Finally, with your bumper in place on the truck, grab the provided bolts, nuts, and washers, and use three sets on each side to bolt down the bumper. Two bolt/nut sets will be vertical where the tabs on the truck and bumper line up. The third set will be horizontal in the hole slightly above the tabs. I hand tightened these on all sides before going through them with a large ratchet and the 18mm socket while working at each bolt little by little to tighten them evenly.
Once they were all pretty snug, I tightened them down completely to be sure my bumper wasn’t going to be flying off anytime soon. These bolts are Nylock so no need to add thread locker. If you plan on using the included recovery points, check out step 12 before doing this step.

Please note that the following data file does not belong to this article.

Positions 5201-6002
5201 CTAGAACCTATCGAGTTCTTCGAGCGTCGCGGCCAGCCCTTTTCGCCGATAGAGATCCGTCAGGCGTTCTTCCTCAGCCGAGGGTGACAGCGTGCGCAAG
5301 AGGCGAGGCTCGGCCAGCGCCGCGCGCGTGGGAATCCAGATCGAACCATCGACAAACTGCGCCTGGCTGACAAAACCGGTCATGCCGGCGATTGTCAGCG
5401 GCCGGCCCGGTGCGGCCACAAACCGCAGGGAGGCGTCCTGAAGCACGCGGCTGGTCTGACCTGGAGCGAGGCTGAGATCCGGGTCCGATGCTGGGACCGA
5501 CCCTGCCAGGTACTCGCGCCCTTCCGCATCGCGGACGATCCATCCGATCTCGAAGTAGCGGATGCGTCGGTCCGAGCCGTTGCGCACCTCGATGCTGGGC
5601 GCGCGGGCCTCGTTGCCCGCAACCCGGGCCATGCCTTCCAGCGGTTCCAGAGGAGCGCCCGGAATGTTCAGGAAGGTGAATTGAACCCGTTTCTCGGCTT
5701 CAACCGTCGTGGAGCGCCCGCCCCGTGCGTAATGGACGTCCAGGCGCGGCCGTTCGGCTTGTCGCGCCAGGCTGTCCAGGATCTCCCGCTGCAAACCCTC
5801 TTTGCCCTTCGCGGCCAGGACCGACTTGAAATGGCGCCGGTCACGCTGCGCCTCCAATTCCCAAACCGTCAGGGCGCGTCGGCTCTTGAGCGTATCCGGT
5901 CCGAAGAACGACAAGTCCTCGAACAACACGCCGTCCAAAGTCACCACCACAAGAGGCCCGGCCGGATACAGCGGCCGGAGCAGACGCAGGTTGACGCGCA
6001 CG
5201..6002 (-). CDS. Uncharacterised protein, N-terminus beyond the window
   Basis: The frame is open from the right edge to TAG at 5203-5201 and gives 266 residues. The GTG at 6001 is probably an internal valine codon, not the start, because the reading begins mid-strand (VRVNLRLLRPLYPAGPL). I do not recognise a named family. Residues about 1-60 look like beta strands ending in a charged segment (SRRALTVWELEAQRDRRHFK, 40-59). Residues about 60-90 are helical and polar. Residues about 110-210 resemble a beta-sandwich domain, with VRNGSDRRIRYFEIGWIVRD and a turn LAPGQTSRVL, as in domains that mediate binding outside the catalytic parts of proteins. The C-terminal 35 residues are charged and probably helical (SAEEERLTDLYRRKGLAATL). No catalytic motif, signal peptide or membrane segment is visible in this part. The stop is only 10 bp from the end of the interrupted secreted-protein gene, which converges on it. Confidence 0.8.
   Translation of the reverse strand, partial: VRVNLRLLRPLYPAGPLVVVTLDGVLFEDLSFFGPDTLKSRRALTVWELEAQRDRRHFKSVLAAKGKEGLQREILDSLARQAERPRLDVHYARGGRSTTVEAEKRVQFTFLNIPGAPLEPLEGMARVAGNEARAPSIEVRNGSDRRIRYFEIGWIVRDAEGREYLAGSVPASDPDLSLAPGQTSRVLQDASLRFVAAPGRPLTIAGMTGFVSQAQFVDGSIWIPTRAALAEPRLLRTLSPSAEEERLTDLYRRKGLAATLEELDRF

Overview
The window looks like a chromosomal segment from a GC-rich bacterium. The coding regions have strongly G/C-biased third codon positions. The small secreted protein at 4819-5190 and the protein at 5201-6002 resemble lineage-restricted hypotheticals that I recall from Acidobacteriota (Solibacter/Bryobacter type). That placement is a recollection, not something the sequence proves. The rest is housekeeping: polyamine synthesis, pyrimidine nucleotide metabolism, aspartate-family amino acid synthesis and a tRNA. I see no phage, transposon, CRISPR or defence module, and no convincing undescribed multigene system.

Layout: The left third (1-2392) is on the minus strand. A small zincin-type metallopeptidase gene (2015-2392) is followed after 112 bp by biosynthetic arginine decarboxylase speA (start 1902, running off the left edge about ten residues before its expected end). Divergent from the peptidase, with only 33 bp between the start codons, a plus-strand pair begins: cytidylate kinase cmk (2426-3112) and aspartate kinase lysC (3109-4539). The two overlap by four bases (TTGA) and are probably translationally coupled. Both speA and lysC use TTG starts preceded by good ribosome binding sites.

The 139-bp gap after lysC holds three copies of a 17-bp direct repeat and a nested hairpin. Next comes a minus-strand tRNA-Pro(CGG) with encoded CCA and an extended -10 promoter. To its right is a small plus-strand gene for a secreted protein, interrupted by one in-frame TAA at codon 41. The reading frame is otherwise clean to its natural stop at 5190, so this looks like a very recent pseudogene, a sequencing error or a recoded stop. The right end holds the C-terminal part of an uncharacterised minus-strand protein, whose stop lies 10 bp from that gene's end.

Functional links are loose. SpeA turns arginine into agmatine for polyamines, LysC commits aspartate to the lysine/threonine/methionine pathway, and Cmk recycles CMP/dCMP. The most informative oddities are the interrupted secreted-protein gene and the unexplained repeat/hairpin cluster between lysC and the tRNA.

Step 11. Installing Recovery Points
Regardless of whether or not you have a tow package, installing the recovery points on your Raid bumper is the same. There are two red recovery points included in the kit that attach to your bumper where it bolts to the truck. You can skip this step if you don’t want to install these.
You’ll notice the recovery points have three holes that line up with the bumper’s mounting holes. The tab on the recovery points will rest below the bumper’s mounting point and the vertical part of it will bolt into the truck on the side opposite of the bumper’s vertical mounting point. Simply hold these in place before installing the 6 bolts for the bumper and tighten everything down.
Step 12. Reattach Wiring